Log format: [designation(s)] [type] [constellation] [RA] [Dec] [magnitude] [date and local time (PDT)]

NGC 6070 GX Ser 16 10 33 +00 40 55 12.4 07-10 10:40pm
Fairly faint, relatively uniform, diffuse halo about 3′x1.5′ ENE-WSW. Faint stellar nucleus glimpsed using averted vision. Located 8′ SSE of a bright (mag. 6.7) yellow star. Two moderately faint stars were seen just outside the eastern end of the halo. PGC 57350 was detected as a small and very faint smudge 5′ ENE.

NGC 6106 GX Her 16 19 20 +07 23 10 12.8 07-10 10:55pm
1′x45″ NNW-SSE, fairly faint, relatively uniform, very slightly brighter core, faint stellar nucleus or superimposed star glimpsed using averted vision. Extremely faint star (mag. 14.4!) at the northern end, just outside the halo. Slightly brighter star (mag. 14.6!) located 1′ S. The difference in the appreciation of their brightness is probably due to the fact that the first one is actually superimposed over the halo. Two fairly bright field stars are 10′ SSW and SW.

NGC 6181 GX Her 16 32 50 +19 48 22 12.2 07-10 11:05pm
1.5′x1′ NNE-SSW. Fairly bright small core or stellar nucleus. Moderately faint diffuse halo which appears uneven. Traces of a spiral arm extending NNE, and possibly a smaller and dimmer symmetrical one. Extremely faint superimposed star at the northern end (about 45′ N of nucleus)

B 92 (Black Hole) DN Sgr 18 16 09 -18 10 45 O6 07-11 12:10am
Superimposed over the Small Sagitarius Star Cloud (M24) and visible in the same field of view of the Televue Panoptic 27mm with B93 and NGC 6603, this dark nebula measures 15′x8′, is oriented roughly N-S, and features a single fairly bright superimposed star located just E of the center.

Palomar 8 GC Sgr 18 42 10 -19 48 56 10.9 07-11 12:20am
Round, about 1.5′ in diameter, moderately faint, uniform and unresolved smudge. Moderately faint star just south (?). 3 or 4 stars, either superimposed field stars or physically belonging to the cluster, were detected.

IC 1295 PN Sct 18 55 14 -08 48 46 12.7 07-11 12:45am
Visible at 95x without filter and with globular cluster NGC 6712 in the same field of view. At 217x + OIII filter, I see a faint roundish disk about 2′ in diameter, relatively uniform with traces of annularity.

NGC 6717 (Palomar 9) GC Sgr 18 55 46 -22 41 13 8.4 07-11 01:00am
About 45″x30″ E-W, moderately faint. Half a dozen stars are resolved. Located 2′ S of a bright yellow/orange star.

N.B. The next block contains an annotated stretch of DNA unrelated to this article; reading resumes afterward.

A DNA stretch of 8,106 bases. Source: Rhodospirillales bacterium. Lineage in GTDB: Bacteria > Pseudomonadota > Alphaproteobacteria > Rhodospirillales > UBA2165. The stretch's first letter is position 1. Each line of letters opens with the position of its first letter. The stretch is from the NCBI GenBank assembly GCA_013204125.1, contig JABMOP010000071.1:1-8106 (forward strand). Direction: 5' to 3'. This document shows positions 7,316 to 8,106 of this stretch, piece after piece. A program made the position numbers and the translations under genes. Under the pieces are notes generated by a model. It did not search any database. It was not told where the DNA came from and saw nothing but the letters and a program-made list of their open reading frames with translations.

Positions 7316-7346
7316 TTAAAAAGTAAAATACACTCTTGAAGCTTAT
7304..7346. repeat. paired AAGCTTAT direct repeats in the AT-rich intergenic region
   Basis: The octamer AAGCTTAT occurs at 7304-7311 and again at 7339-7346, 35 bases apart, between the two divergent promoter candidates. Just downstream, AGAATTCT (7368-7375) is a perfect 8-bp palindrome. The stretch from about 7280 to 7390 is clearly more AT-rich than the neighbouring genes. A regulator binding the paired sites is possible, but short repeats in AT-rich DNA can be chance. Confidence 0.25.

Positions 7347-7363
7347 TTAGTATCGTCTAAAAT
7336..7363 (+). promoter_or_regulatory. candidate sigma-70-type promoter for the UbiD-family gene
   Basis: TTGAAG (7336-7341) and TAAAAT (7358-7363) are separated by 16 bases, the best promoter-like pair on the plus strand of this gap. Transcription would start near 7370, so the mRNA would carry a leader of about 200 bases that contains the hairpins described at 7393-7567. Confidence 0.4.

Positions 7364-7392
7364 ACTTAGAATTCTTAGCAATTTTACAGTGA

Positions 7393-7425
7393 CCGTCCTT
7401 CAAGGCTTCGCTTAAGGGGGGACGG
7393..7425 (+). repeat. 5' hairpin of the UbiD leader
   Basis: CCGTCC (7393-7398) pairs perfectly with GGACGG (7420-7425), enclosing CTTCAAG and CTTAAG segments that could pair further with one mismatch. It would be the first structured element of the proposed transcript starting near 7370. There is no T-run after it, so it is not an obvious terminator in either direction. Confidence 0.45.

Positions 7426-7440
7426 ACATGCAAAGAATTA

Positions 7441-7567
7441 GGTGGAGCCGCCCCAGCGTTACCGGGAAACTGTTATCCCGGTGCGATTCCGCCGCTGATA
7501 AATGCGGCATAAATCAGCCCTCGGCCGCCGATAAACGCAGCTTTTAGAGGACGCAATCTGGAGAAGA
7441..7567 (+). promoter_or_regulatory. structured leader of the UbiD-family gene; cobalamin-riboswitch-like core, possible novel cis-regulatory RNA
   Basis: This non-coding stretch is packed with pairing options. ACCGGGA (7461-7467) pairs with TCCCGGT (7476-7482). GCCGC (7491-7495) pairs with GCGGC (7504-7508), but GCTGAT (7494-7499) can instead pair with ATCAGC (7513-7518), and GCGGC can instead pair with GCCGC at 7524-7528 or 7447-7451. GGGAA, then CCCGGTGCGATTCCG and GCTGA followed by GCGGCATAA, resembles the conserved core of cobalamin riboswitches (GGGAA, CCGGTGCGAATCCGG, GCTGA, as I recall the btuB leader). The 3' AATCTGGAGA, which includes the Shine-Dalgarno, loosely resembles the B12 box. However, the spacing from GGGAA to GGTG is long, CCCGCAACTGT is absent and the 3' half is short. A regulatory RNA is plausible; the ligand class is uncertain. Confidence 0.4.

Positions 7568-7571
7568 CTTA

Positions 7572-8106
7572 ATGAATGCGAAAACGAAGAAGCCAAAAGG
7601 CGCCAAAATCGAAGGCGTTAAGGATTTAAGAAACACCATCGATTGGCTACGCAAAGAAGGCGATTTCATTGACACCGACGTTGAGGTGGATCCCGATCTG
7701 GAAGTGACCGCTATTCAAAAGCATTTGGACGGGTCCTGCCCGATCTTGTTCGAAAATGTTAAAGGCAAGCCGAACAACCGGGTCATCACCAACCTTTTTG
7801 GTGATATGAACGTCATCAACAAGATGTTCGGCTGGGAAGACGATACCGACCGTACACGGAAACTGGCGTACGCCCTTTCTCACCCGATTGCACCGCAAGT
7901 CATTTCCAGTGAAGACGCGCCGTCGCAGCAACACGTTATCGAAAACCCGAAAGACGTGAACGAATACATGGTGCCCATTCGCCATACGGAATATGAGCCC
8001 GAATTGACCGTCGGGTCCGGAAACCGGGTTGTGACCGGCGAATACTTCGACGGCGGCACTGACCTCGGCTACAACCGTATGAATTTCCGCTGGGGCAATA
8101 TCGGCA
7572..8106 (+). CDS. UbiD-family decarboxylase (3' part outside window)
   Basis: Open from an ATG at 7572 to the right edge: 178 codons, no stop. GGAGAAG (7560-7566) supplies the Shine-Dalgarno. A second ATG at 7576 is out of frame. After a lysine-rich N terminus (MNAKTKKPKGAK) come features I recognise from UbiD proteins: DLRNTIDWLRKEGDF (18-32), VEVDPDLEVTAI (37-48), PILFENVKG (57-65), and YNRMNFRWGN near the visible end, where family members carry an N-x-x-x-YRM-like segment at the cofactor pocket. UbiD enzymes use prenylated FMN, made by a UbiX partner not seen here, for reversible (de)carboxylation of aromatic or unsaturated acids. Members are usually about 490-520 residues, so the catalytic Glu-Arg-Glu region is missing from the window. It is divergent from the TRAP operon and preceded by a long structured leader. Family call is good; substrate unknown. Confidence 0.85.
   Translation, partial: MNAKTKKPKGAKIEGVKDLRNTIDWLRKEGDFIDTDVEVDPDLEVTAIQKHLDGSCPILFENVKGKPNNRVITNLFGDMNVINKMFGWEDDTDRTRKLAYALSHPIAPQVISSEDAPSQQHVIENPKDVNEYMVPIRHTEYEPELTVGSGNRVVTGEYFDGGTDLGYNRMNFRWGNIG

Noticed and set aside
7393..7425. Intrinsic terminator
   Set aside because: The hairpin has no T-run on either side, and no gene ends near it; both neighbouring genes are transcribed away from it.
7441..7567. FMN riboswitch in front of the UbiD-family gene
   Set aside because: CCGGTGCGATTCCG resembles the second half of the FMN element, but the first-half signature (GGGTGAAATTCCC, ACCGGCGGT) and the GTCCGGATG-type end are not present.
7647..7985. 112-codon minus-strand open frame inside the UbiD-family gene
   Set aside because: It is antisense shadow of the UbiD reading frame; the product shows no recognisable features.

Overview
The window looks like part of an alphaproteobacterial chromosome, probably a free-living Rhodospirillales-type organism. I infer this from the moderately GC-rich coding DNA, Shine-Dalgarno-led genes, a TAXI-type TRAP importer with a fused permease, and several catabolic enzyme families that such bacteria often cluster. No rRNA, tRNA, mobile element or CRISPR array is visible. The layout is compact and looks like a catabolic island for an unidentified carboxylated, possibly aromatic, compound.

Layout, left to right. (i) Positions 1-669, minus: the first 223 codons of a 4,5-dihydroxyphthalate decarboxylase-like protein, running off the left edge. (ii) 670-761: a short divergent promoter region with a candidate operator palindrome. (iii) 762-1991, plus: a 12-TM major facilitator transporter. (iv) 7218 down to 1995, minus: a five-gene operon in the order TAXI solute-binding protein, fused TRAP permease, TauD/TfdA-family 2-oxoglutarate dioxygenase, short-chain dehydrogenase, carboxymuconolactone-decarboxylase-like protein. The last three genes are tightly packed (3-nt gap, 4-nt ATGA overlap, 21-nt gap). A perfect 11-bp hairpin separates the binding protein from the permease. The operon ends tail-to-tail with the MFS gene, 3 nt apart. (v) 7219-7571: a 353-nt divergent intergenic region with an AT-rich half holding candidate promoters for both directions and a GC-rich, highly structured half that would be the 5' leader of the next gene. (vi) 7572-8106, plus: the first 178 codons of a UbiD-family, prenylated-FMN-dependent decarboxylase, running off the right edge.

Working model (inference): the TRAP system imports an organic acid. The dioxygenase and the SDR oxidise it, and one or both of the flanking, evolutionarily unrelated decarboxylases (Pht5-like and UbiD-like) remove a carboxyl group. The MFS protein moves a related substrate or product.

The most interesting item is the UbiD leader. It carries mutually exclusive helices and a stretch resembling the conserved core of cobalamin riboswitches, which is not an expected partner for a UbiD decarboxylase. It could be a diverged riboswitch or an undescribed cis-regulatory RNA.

NGC 6814 GX Aql 19 43 17 -10 17 48 12.1 07-11 01:35am
Moderately bright almost stellar core. Faint, round, diffuse halo, about 2′ in diameter, showing hints of mottling. Faint superimposed star 30″ W.

Palomar 11 GC Aql 19 45 50 -07 58 45 9.8 07-11 01:45am
Very faint round haze with a dozen superimposed field stars extending over an area roughly 5′ in diameter. Located just 6′ SSE of a fairly bright (mag. 8.6) field star.

NGC 6907 GX Cap 20 25 46 -24 46 17 11.9 07-11 01:50am
Moderately faint core, about 30″ in diameter. Faint halo, about 2′x1.2′ extending E-W. A small and faint detached knot is visible just NE of the core. Using averted vision, it’s pretty clear that it’s a spiral arm.

NGC 6991 OC Cyg 20 55 17 +47 27 25 07-11 02:15am
Roughly 60 fairly bright stars of similar brightness within an area 30′ in diameter. A couple of chains, each made up of 5 or 6 stars, are visible in the western half. A bright, slightly yellow star is located at the eastern end of the cluster.

M 2-9 (Minkowski’s Butterfly) PN Oph 17 06 15 -10 09 26 13.2 07-11 10:40pm
Extremely faint nebulosity, extending approximately 30″x10″ N-S. The central star is moderately faint. For some reason, the use of an O-III filter did not seem to help much.

NGC 6309 (Box Nebula) PN Oph 17 14 42 -12 55 22 11.6 07-11 10:50pm
Appears as an out of focus star at 95x. Blinks well using an O-III filter. Best seen at 305x. Measures roughly 20″x12″ extending NNW-SSE. Fairly uniform. The northern half seems a bit brighter. A moderately faint (mag. 11.5) star is located 15″ NNW. A very faint (mag. 15.0) star is 45″ E. Finally, an extremely faint star is located just 5″ W (?)

NGC 6340 GX Dra 17 10 17 +72 17 38 12.0 07-11 11:05pm
Moderately bright stellar nucleus. Gradually fainter round diffuse halo about 1.5′ in diameter. Faint galaxy (IC 1251) about 7′ NNW seen easily. Another one (IC 1254), just barely seen, is located 10′ NE.

NGC 6507 OC Sgr 18 00 29 -17 27 01 9.6 07-11 11:30pm
Sparse group of two dozen moderately bright to fairly faint stars in an area measuring roughly 10′ in diameter.